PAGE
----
Stephen Lekson, who has studied the Anasazi phenomenon for over twenty years, described Chaco Canyon this way in a recent article for National Geographic, "Imagine that you're a teenage kid in the 11th century, coming from the boondocks to Chaco for the first time.
THE MYSTERY OF CHACO CANYON helps students to appreciate the scientific and cultural achievements of a significant civilization in pre-Columbian North America. This film is relevant to secondary- and college-level courses in Social Studies, Earth and Space Science, Traditional Literature, Pueblo Culture, Art, Symbols, and Architecture.
Chaco's influence continued at Aztec, Mesa Verde, the Chuska Mountains, and other centers to the north, south, and west. In time, the people shifted away from Chacoan ways, migrated to new areas, reorganized their world, and eventually interacted with foreign cultures.
Their descendants are the modern Southwest Indians. Chaco Phenomenon Name given to a major process of settlement and societal organization that occurred in the period C.E. among the peoples of Chaco canyon, in what is now northwestern New Mexico; the society formed is notable for its settlement in large pueblos and for the building of hundreds of miles of roads (the purpose of which is.
“It has been difficult to suggest a good first book for those interested in diving into Chaco Canyon the place, the ancient phenomenon, and the object of archaeological scrutiny. Much of the literature on Chaco assumes substantial background knowledge, and many works are clearly written for those already initiated into Chaco-arcana.
Chaco Canyon, site of one of the most remarkable civilizations in North America prior to the European invasion, has long been the subject of speculation, fantasy and intense scientific exploration and study.
The mystery of its origins may never be unraveled, which is /5(5). The Anisazi culture flourished in the harsh, arid Chaco Canyon and became the center of the Anasazi culture for centuries. Then it collapsed and the people of Chaco Canyon vanished.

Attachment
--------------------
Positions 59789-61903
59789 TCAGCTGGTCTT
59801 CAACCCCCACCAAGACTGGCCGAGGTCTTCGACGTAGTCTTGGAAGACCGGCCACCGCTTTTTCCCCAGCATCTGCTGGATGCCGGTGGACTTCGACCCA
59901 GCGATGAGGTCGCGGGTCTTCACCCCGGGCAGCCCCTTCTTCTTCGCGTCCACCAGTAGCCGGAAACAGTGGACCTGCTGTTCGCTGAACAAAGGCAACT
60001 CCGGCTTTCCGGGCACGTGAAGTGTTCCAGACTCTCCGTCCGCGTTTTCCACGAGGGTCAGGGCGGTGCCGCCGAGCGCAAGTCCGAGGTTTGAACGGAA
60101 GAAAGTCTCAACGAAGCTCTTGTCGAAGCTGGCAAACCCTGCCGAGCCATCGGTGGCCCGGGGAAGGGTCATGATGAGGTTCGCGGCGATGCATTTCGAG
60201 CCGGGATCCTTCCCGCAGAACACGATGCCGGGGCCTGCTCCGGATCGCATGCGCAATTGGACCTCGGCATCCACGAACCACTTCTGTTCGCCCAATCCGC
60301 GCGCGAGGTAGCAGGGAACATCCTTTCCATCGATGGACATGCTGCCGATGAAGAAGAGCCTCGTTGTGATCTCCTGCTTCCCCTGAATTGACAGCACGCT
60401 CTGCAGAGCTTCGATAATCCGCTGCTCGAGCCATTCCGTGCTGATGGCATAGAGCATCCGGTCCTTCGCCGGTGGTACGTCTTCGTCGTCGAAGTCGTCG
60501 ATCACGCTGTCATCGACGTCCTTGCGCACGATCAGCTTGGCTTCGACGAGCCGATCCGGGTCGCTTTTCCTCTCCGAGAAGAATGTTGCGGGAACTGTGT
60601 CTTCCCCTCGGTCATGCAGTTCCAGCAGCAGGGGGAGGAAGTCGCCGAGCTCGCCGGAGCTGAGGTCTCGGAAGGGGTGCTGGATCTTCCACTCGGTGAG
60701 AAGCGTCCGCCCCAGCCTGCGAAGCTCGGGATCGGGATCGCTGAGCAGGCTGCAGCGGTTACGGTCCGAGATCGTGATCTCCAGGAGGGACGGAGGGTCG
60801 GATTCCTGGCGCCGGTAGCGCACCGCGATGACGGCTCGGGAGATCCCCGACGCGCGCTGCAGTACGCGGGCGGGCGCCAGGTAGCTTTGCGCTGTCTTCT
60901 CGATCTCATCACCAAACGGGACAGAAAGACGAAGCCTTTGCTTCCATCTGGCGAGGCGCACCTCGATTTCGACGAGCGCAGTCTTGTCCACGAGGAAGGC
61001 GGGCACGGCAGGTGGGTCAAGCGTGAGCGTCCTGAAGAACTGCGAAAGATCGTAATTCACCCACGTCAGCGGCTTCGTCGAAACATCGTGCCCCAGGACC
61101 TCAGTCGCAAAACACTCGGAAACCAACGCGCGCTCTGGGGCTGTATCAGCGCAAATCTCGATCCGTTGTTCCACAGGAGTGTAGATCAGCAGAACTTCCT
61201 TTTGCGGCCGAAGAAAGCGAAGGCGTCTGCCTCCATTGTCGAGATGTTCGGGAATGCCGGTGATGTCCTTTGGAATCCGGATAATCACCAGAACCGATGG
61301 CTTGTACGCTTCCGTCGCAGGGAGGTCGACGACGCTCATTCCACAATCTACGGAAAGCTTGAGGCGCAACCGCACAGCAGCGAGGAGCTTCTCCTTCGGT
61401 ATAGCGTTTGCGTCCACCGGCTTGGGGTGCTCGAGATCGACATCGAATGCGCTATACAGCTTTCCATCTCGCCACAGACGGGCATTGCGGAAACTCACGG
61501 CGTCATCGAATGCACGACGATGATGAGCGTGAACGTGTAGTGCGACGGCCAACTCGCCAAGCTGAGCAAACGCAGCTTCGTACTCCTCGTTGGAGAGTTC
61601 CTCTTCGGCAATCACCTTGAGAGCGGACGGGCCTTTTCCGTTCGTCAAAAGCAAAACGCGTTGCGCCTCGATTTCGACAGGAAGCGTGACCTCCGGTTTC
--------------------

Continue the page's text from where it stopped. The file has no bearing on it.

Pot from Chaco collection. Visit the Chaco Web Exhibit. The type of artifacts in the collection include the full range of Chacoan material culture -- prehistoric vessels, stone and bone tools, matting and sandals, ground stone tools for making corn flour, projectile points, hammers and mauls, hoes and digging sticks, corn cobs and turkey bones, and ornaments of shell, Turquoise, jet, and bone.
Chaco Timeline created by Lynne Sebastian, Carla Van West, R Gwinn Vivian, and Cindy Elsner Hayward. The last major excavation at Chaco Canyon was the National Park Service’s “Chaco Project,” from to Twenty-five sites were tested or partially excavated, culminating in. Get $20 off your next order of $+ when you refer a friend to and they make a qualifying purchase.
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Offer valid. Archeologists today call this cultural explosion "the Chaco phenomenon." But the phenomenon ended abruptly around A.D., when a vast collapse apparently occurred, and Chaco, along with some of the outlying sites, was largely abandoned.
Equally remarkable was. For archaeologists, the Chaco phenomenon offers a chance to understand the rise and fall of a cultural ideal. Though this ideal may have originated. The Bluff great house site is located on the San Juan River in southeastern Utah.
It was the focus of research conducted by the University of Colorado (CU) between and Bluff had some involvement with Chaco Canyon, the great Pueblo center of the 9 th to 12 th centuries and is one of the few Chacoan sites in this region to have been.
-Located in Chaco canyon in present-day northwestern New Mexico. -Five major pueblos emerged here from to CE. -These large settlements based on above-ground huts and gathering areas were the result of changes like a growing dependence on agriculture, an.
Kantner's publications on the so-called Chaco "phenomenon" appear in both academic outlets and in less-technical formats. A sample of this work is listed below. Books. In Dr. Kantner's book, he traces the evolution of Puebloan society in the American Southwest from the emergence of the Chaco and Mimbres in the AD s through the.